Forza Car Pack Duel - August vs September

All car packs are not created equal. The strength and appeal of a car pack is dependant on several factors. Are the cars driveable? There are several very cool cars in the game, like the Porsche 959, that are no fun to drive. The cars have to be cool, they have to be customizable, and they have to be fun. It also doesn’t hurt to be rare or limited. 2old2play takes the ten cars from the August Playseat Car Pack and pits them head-to-head with the eleven cars from the September Pennzoil Car Pack. In a dual review there can only be one winner!


1962 Lincoln Continental vs 1983 GMC Vandura G


I nicknamed my Lincoln “Moses” because it parts a crowd of cars on the track like the Red Sea. The Lincoln boasts a curb weight of 4,929 lbs stock, and my B-Class tune brought that weight up to a robust 5,115 lbs, which makes it the heaviest tuned car in my garage. The addition of a race supercharger and some exhaust work took the horsepower from a flat 300 to a respectable 503.

Jones B-Class tune:
0-60: 6.251
Top Speed 173.8 mph
Top Gear Lap: 1:25.505
Top Gear Lap (stock E-Class): 1:39.857

I love it when a van comes together. The 83 Vandura is not the same van that BA drove in the A-Team, but clever tuners and painters can get it pretty close. The stock weight on the Vandura is a staggering 5,582 lbs powered by 165 anemic horses...but Jones does not drive factory-spec vehicles. My B-Class tune trims the van to a manageable 4,525 lbs powered by a supercharged 496 hp V-8.

Jones B-Class tune:
0-60: 4.103
0-100: 14.828
Top Speed: 156.4 mph
Top Gear Lap: 1:24.531
Top Gear Lap (Stock F-Class): 1:52.155

The Winner: August, 1962 Lincoln Continental
Although the Vandura hits on the A-Team nostalgia and actually has a better Top Gear lap time, the Lincoln’s pure brutality, top end speed, and public lobby reciprocity possibilities (say that fast 3 times) give it the edge over the GMC. Sorry, Hannibal.

2013 Ford Boss 302 Mustang vs 1955 Mercedes Benz 300 SLR


Seeing the new Boss 302, complete with Laguna Seca badge, at the Texas State Fair was the absolute highlight of my day at the fair last October. However, at 444 hp and 3,631 lbs, the 302 is a bit under-powered compared to other modern Mustangs. My A-Class build adds no horsepower and loses only 30 lbs, yet still ripped an extra five seconds off the clock at the Top Gear track.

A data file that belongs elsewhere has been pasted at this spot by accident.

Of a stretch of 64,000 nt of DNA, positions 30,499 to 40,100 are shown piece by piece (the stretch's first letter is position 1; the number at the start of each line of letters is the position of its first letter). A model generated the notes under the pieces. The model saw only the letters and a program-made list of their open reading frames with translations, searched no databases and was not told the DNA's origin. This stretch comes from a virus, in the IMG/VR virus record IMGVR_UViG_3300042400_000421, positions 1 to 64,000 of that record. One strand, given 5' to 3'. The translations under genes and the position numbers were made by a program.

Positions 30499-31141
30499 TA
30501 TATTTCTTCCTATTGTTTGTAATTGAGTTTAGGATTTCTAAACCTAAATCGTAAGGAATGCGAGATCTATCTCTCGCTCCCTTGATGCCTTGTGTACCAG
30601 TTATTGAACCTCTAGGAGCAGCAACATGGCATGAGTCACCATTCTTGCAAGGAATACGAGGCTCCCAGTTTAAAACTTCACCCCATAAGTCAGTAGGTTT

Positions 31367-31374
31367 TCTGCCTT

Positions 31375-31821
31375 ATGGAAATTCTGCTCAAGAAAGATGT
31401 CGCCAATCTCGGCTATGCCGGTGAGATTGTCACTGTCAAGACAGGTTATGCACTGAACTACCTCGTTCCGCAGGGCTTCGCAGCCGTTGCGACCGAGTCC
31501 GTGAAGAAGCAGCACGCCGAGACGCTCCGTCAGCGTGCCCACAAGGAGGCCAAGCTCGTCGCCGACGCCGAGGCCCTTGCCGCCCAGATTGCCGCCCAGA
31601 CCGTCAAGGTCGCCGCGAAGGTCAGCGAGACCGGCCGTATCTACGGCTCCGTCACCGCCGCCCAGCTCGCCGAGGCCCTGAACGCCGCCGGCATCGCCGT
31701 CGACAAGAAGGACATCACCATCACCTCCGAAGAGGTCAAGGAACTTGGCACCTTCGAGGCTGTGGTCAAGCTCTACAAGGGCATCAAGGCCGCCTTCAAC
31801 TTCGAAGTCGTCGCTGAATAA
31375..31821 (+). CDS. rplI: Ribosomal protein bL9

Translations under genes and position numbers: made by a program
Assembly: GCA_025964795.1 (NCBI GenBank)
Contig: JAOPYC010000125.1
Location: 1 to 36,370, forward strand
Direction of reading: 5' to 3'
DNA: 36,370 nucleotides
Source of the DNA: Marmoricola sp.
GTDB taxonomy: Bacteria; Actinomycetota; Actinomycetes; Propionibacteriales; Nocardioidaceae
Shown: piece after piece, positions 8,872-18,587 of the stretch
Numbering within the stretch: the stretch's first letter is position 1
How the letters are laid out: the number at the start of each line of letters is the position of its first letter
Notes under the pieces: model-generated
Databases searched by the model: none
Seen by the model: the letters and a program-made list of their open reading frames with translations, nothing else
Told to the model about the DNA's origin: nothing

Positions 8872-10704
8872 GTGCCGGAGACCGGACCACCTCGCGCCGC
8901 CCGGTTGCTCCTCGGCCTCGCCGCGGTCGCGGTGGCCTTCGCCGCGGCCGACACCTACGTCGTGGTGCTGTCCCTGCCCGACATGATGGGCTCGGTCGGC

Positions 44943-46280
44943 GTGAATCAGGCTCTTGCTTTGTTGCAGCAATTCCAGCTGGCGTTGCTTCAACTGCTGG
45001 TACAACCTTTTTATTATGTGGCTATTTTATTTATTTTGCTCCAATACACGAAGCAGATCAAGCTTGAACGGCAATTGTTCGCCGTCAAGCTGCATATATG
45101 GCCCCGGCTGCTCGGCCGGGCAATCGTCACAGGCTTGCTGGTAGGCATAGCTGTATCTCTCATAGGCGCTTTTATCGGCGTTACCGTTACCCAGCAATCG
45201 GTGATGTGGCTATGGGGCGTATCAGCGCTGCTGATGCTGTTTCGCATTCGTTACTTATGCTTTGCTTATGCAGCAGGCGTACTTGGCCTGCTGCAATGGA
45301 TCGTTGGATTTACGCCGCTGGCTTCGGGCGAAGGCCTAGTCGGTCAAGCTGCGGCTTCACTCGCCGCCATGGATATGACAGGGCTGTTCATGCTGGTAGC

Jones A-Class tune:
0-60: 3.057
0-100: 8.262
Top Speed: 189 mph
Top Gear Lap: 1:19.396
Top Gear Lap (stock A-Class): 1:24.378

The 1955 SLR is a hybrid of the famous 300 SL Gullwing coupe and a formula race car. A product of progressive German engineering the SLR sported an aluminum body supported by a hollow, tubular steel frame, keeping the curb weight at a slim 1,984 lbs. Powered by a 310 hp Mercedes race engine and a sporty 5-speed transmission, the SLR meant business. I brought the SLR up to A-Class by adding 22 horsepower and chopping off nearly 240 lbs. The result is a very light, yet powerful, piece of driveable art for almost any track.

Jones A-Class tune:
0-60: 3.382
0-100: 8.403
Top Speed: 169.1 mph
Top Gear Lap: 1:19.115
Top Gear Lap (stock B-Class): 1:28.073

The Winner: September, 1955 Mercedes-Benz 300 SLR
While the 302 is a nice car, it’s a long way from being competitive in the target class, and between Ford, Shelby, and Saleen, the 302 does little to distinguish itself from the other Mustangs in the game. On the other hand, the SLR is incredibly tuneable. I managed to pull a balanced B-Class tune, a grippy A-Class tune, and an S-Class top-end monster that chews track at 217 mph and was a mere split second behind my Bertone Mantide in pulling down a personal best at Old Mulsanne with a clean 3:47.665 lap time. That’s one fast German!

2013 Scion FR-S vs 1967 Volkswagen Karmann Ghia


The Scion FR-S was heralded as a return to the great RWD Japanese sport cars of yesteryear. While the FR-S may have blown away the car reviewers, thing are a little different on the track. The new Scion is fast and fun, perhaps even leaderboard material, but it needs an experienced driver to unlock its potential.

Jones A-Class Tune:
0-60: 4.413
0-100: 10.663
Top Speed: 177.3 mph
Top Gear Lap: 1:20.943
Top Gear Lap (stock C-Class): 1:29.769

Porsche and Volkswagen cars share quite a few qualities: rounded styling, air-cooled engines mounted over the rear drive wheels, etc.The 1967 Karmann Ghia is no exception. The the placement of the 53 hp engine gives it a decided traction advantage over similar cars and the design of this lightweight German give the Karmann Ghia an immediate accessibility. You could throw parts on this car, without making a single adjustment, and still have a competitive racer. During my testing I landed a personal best (PB) at the Infineon NASCAR Circuit, and was hot on the heels of my Aston Martin Cygnet time at Ladera.The racket from the air-cooled engine is fantastic, and adding a race turbo only amplifies the cacophony of exploding pistons.